ENGAGE 2.0Key Traits Assessment: ManagersBeginning[SPECIFIC INDIVIDUAL]DevelopedAccomplishedExemplaryDisplays a Strong Work EthicCommunicates HonestlyWorks with ConfidencePortrays a Positive AttitudeMakes Good DecisionsRecognizes When Staff Do GoodWorkIs Passionate About Their JobPortrays a High Level of EmotionalIntelligenceStays Calm and Cool in the Face ofPressureListens WellLets Employees Make DecisionsIs Flexible and Adaptable – Initiatesand Encourages Change8

Key Traits Development Curriculum PlanIdentified gaps on the Key Traits Assessment for Managers tool map to learning opportunities to beincluded in the Key Traits Development Curriculum Plan. The plan allows the supervisor and MiddleManager to select from a group of MO Learning courses that has been specifically chosen fordevelopment of each trait. By selecting and completing one or more corresponding courses, eachMiddle Manager can become immersed in content that guides development. In this manner, existingMiddle Managers can become more effective Servant Leaders.By adopting this set of key traits and weaving these tools into existing structures, the State ofMissouri can hire and develop leaders who possess the capability to be true servant leaders.9

ENGAGE 2.0Key Traits Development Curriculum Plan: Managers[SPECIFIC INDIVIDUAL]DISPLAYS A STRONG WORK ETHIC BUILD EFFECTIVE WORK HABITSProductivity Tips: Finding Your Productive Mindset (59m)Efficient Time Management (1h 58m)Prioritizing Your Tasks (37m)Improving Your Focus (56m)Time Management Fundamentals (2h 53m)Time Management Working from Home (1h 25m)Time Management for Managers (1h 8m)Improving Your Focus (56m)FORM A TEAM OF TEAM PLAYERSTeamwork Foundations (1h 25m)Build and Manage Effective Teams (7h 29m)Ways to Build a Winning Team: Trust, Freedom and Play (25m)Building High-Performance Teams (1h 50m)ENCOURAGE A SENSE OF ADAPTABILITYHow to be an Adaptive Manager (2m 32s)Developing Adaptable Managers (44m)Why you Need to be an Adaptive Manager (3m 43s)COMMUNICATES HONESTLY The Hard Thing About Hard Things – Honesty is the Best Policy (2m 2s) Project Management Foundations – Behaving with Honesty (2m 14s) Developing Assertive Leadership – Honesty is the Best Policy (2m 37s)WORKS WITH CONFIDENCE Developing Executive Presence (1h 12m)The Leader’s Guide to Mindfulness – Confidence and Self-Esteem (2m 19s)The Leaders Guide to Mindfulness – Summary (13m)Building Self-Confidence (18m)Communicating with Confidence (1h 16m)Complete Confidence in Minutes - Weekly (29m)10

PORTRAYS A POSITIVE ATTITUDE Being Positive at Work (34m)Maintain a Positive Attitude (2m 16s)Behavioral Science Insights on How to Have a Great Day, Every Day (22m)LEARNING PATH: Staying Positive and Productive During Uncertainty (15h 41m)MAKES GOOD DECISIONS Critical Thinking (1h 6m)Improving Your Thinking (31m)Critical Thinking for Better Judgment and Decision-Making (56m)Decision-Making Strategies (47m)Improving Your Judgement for Better Decision-MakingRECOGNIZES WHEN STAFF DO GOOD WORK Leading Through Relationships – Making Recognition a Routine (2m 39s)Recognizing and Rewarding Your Workers (37m)Motivating and Engaging Employees (46m)DOCUMENT: Engage 2.0 Recognition Menu (3 pgs)IS PASSIONATE ABOUT THEIR JOB Finding Your Purpose at Work (56m) Driving Workplace Happiness – Make the Work Meaningful (4m 34s) Discovering Your Strengths (57m)PORTRAYS A HIGH LEVEL OF EMOTIONAL INTELLIGENCE Leading with Kindness and Strength (40m)Holding Yourself Accountable (36m)Developing Your Emotional Intelligence (1h 8m)Learn Emotional Intelligence, the Key Determiner of Success (32m)Leading with Emotional Intelligence (1h 2m)Improving Your Emotional Intelligence (12m)STAYS CALM AND COOL IN THE FACE OF PRESSURE Performing Under Pressure (56m)How to Manage Feeling Overwhelmed (43m)Building Resilience (34m)Decision-Making in High-Stress Situations (36m)11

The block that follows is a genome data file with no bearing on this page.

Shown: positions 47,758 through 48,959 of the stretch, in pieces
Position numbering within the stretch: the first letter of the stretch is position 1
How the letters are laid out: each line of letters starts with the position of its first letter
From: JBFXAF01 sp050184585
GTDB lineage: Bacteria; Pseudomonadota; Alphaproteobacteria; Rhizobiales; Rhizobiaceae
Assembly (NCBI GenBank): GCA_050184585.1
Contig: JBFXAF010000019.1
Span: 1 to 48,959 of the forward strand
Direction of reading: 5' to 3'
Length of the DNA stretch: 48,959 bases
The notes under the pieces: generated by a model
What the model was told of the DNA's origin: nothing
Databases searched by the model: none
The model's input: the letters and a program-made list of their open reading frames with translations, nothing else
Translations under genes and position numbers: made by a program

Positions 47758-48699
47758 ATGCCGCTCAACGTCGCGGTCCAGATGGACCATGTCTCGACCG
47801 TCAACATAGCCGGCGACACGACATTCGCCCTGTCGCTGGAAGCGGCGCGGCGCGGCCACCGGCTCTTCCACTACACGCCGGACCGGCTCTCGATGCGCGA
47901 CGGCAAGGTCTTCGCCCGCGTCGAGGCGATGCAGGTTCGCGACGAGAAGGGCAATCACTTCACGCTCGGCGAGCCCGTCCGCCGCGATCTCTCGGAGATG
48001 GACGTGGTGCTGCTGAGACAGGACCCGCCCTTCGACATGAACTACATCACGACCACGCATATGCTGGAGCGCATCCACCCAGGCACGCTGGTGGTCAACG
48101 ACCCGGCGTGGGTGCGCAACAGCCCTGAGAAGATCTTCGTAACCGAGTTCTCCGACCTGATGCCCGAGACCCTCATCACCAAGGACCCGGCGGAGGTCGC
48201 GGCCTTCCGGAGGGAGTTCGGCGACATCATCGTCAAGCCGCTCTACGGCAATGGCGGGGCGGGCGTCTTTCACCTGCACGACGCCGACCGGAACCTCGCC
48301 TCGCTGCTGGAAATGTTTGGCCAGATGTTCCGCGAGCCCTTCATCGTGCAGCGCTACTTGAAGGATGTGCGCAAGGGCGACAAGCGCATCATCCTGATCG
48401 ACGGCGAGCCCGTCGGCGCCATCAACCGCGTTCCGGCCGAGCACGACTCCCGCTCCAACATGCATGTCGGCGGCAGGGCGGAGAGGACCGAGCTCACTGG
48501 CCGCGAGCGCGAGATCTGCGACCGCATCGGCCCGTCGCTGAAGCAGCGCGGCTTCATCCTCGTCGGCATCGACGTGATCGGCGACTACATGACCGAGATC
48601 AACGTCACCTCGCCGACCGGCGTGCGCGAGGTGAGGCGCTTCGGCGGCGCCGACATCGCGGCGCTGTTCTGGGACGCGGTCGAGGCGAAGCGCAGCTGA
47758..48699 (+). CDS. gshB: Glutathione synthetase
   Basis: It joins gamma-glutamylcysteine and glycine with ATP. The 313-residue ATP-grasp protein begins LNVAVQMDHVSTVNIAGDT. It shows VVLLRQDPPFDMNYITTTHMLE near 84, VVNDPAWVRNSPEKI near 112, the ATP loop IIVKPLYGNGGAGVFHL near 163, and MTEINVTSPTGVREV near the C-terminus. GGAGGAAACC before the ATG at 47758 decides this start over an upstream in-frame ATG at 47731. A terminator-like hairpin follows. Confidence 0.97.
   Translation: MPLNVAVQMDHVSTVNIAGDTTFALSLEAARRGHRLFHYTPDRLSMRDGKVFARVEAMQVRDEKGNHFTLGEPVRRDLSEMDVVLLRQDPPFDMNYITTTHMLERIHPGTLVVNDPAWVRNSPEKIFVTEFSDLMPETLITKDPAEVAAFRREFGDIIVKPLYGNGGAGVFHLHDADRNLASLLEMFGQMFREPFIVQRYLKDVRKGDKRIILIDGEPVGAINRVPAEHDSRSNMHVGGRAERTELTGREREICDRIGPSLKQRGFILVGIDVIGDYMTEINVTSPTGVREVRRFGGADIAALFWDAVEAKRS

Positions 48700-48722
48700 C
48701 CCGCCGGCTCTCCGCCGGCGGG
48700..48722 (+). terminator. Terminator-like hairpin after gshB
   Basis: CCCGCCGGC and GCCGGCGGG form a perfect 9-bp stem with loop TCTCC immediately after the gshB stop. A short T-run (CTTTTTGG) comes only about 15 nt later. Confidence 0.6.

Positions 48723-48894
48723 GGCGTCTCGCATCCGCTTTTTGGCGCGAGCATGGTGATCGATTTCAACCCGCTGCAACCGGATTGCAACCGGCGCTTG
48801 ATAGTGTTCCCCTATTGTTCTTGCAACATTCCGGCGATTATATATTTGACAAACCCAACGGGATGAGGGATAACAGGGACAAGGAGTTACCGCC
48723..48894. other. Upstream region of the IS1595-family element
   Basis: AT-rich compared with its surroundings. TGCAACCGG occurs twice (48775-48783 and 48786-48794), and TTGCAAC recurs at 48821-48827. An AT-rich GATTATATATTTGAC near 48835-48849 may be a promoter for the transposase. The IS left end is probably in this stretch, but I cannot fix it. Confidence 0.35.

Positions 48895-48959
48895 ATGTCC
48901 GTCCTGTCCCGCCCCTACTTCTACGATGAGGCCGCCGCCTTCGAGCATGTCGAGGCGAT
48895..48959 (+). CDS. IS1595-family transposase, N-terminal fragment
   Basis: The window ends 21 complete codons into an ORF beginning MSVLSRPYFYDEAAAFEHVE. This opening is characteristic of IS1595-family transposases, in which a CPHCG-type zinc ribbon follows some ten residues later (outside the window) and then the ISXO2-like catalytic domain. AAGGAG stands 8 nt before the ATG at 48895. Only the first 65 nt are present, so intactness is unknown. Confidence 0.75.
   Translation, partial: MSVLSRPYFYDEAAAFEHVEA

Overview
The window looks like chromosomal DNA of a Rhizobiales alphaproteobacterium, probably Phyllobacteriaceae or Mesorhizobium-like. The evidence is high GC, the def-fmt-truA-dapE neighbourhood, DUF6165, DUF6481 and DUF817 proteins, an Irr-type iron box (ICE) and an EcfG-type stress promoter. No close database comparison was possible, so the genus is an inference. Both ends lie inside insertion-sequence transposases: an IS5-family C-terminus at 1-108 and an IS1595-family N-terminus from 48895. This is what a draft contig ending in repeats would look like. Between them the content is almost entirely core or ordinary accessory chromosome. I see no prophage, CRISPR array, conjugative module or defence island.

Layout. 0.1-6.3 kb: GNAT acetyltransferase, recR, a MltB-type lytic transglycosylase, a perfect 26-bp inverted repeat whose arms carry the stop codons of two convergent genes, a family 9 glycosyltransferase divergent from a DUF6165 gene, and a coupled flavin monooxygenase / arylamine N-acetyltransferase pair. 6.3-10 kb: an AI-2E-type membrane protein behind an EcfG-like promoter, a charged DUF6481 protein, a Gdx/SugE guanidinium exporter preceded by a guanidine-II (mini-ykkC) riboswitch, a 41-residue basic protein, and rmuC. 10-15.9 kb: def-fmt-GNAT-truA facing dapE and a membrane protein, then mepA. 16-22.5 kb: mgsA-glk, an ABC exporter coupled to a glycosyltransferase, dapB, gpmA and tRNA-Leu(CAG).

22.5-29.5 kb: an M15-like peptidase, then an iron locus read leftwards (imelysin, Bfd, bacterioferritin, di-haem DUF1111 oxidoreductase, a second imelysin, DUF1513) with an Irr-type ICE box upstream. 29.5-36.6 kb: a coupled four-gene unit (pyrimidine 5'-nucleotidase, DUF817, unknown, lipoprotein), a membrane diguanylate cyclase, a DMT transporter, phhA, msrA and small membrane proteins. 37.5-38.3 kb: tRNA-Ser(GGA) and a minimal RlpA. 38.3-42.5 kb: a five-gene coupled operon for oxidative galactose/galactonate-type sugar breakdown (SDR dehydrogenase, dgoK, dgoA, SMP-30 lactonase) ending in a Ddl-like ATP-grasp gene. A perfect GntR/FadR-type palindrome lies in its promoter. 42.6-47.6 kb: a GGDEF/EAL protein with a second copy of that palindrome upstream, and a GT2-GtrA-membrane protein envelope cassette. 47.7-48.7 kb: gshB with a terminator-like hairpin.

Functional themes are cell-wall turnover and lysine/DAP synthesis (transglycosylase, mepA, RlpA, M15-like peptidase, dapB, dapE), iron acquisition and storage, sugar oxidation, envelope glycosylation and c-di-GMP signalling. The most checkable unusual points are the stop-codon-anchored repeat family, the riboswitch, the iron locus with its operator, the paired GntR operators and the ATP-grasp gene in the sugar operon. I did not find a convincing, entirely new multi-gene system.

LISTENS WELL Effective Listening (1h 4m) Improving your Listening Skills (29m) Communication Foundations (1h 24m)LETS EMPLOYEES MAKE DECISIONS Psychological Safety: Clear Blocks to Innovation, Collaboration and Risk-Taking (24m)Empower Employees (4m 26s)Empower the Team to Make Decisions (3m 56s)Empowering Individuals (2m 19s)IS FLEXIBLE AND ADAPTABLE – INITIATES AND ENCOURAGES CHANGE Embracing Change (11m)Change Management Foundations (1h 40m)Developing Adaptability as a Manager (33m)Adapting to Change (3m 38s)Flexibility and Adaptability (3m 29s)LEARNING PATH: Manage Change and Develop Your Adaptability Skills12

State of Missouri Statewide Mentoring ProgramMentoring seeks to: Provide interested parties with the tools and resources necessary to establish mentoringrelationships.Connect participants with mentors or mentees across departmental lines who can teachand/or learn based on the competencies of involved parties.Allow participants to browse participant profiles to discover new mentors and/or mentees.Provide the tools to establish formal and informal mentoring relationships.Mentoring does not seek to: Assign mentors to mentees or vice versa.Require specific documentation or forms to be completed for each relationship.Prescribe a specific mentoring strategy to each individual.Require participation.Achieving a successful Mentoring platform includes the following:1. The identification of a representative(s) at each executive department with the intent that thisrepresentative will champion the project within their organization and act as a liaison toproject leaders.2. The development of a statewide Web Portal through which participants can create profiles,share competencies, share growth goals, and connect with other participants in an effort toestablish mentoring relationships.3. An algorithm or other mechanism through which mentors and mentees can be connected.a. These connections would be determined by key knowledge, skills, or abilities identifiedas competencies or areas of growth by participants.i. Participants should have the ability to assign weights to their goals to bestmatch with a mentor. E.g., a mentee assigns a weight of 10 (of 10) to PublicSpeaking. This mentee would be best matched to a mentor who assigned aweight of 10 (or within a threshold) to their Public Speaking competency tohelp both parties achieve their goals of learning or teaching this skill.4. A messaging system through which participants can have conversations or other meaningfulinteractions to determine if a mentoring relationship will meet the goals of all partiesinvolved.5. The inclusion of a background rating system to ensure quality mentors and mentees arefeatured.6. The availability of the Mentoring toolkit.a. This toolkit should be available to participants within the Web Portal for those seekingto establish a formal mentoring relationship. These documents should be uploaded tothe web portal for both parties for record keeping.13